Boomers, Gen Xers Say They Aren’t Fiscally Fit For Retirement

Health and wealth rank high among concerns in a new survey of two generations closest to retirement age.

Boomers, Gen Xers Say They Aren’t Fiscally Fit For Retirement Photo (cc) by [email protected]@nce

Nearly half of the people closest to retirement age don’t feel ready financially, says a newly released survey.

Gen Xers, generally born in the late ’60s and ’70s, and baby boomers, born between 1946 and 1964, rank health and wealth as critical for their overall well-being, says the survey done on behalf of life insurance giant John Hancock.

“More than ever, Americans are at the crossroads of health and wealth and are looking for ways to improve both areas of their life,” said Michael Doughty, John Hancock president.

While 47 percent of respondents ranked “making sure you’re financially secure” as one of the most important aspects in life, 54 percent ranked “being healthy,” 55 percent named “being happy with where you are in life,” and 55 percent wanted to have “close relationships with family and friends.”

However, only 53 percent say they feel prepared for their financial futures, and only about 1 in 10 say they feel “very prepared.”

Nearly all said they could live healthier lives.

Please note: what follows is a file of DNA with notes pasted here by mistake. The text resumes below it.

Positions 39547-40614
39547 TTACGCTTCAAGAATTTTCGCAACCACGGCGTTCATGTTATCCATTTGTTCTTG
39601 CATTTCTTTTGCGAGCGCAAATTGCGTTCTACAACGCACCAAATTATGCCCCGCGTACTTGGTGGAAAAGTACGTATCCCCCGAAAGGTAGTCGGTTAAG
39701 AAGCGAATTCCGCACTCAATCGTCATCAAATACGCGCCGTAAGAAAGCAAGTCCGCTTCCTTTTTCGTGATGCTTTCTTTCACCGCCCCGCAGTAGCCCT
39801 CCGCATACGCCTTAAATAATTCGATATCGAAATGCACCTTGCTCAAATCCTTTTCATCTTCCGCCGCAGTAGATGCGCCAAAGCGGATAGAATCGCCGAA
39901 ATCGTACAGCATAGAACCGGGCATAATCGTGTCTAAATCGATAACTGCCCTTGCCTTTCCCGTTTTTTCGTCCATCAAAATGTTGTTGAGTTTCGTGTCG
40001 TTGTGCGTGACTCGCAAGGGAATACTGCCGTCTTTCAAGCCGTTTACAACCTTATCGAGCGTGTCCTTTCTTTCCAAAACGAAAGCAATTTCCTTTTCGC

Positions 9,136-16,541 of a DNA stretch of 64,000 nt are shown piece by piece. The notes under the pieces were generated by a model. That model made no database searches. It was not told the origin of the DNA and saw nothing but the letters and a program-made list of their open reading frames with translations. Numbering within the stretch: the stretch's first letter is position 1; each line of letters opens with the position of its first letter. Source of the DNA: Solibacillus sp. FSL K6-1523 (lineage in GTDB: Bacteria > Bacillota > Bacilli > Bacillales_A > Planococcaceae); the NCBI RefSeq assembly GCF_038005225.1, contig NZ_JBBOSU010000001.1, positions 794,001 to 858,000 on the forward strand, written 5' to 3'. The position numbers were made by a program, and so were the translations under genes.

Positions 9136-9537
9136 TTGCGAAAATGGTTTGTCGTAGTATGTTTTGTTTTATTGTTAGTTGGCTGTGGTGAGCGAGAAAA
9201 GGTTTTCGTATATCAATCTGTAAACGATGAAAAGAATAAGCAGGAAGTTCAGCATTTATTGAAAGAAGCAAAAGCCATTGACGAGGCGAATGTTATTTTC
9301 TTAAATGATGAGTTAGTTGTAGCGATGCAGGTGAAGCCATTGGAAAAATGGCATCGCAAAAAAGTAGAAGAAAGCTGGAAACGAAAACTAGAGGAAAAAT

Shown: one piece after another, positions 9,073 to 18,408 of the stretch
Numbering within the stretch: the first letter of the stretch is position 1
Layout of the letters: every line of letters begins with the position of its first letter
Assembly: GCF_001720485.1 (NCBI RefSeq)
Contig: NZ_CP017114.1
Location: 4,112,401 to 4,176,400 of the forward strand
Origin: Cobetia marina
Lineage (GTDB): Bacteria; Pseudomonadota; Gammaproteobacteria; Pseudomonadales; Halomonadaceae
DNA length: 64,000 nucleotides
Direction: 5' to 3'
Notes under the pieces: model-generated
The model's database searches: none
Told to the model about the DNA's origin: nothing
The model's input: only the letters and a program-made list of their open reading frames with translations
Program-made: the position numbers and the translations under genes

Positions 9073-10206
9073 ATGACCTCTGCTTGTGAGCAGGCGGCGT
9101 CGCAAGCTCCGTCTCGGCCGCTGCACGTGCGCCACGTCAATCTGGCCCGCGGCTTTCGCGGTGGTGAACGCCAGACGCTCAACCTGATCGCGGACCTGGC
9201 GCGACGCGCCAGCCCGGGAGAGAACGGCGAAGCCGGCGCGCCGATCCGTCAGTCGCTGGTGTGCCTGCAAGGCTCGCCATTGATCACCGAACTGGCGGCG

The survey, rolled out in tandem with marketing of a new insurance product, John Hancock Vitality, revealed that respondents did feel they had made positive changes in the past year:

  • 58 percent spent more quality time with friends and family.
  • 58 percent ate healthier.
  • 47 percent reduced monthly bills.
  • 44 percent paid off debt.
  • 30 percent made a budget.

For those feeling behind on retirement savings, these steps can ease the way to saving more:

  • Those 50 and older generally are eligible for $6,000 in catch-up payments in 401(k) and IRAs, beyond the regular $18,000 limit.
  • If your employer is one of the 40 percent offering a fixed match of 50 cents per $1 up to a specified percentage of pay, usually 6 percent, make sure you’re maximizing your contribution to get the maximum match in virtually free money.
  • Make sure your investments aren’t eaten up by administration fees.
  • Check your expenses to see if you could close your retirement gap by cutting back on eating out or drinking specialty lattes to save just $25 a week that you could put toward retirement.

These steps and others may help you not only feel better about retirement planning, but have an easier time in retirement once you get there.

Are you doing what you need to do for a satisfying retirement? Share with us in comments below or on our Facebook page.

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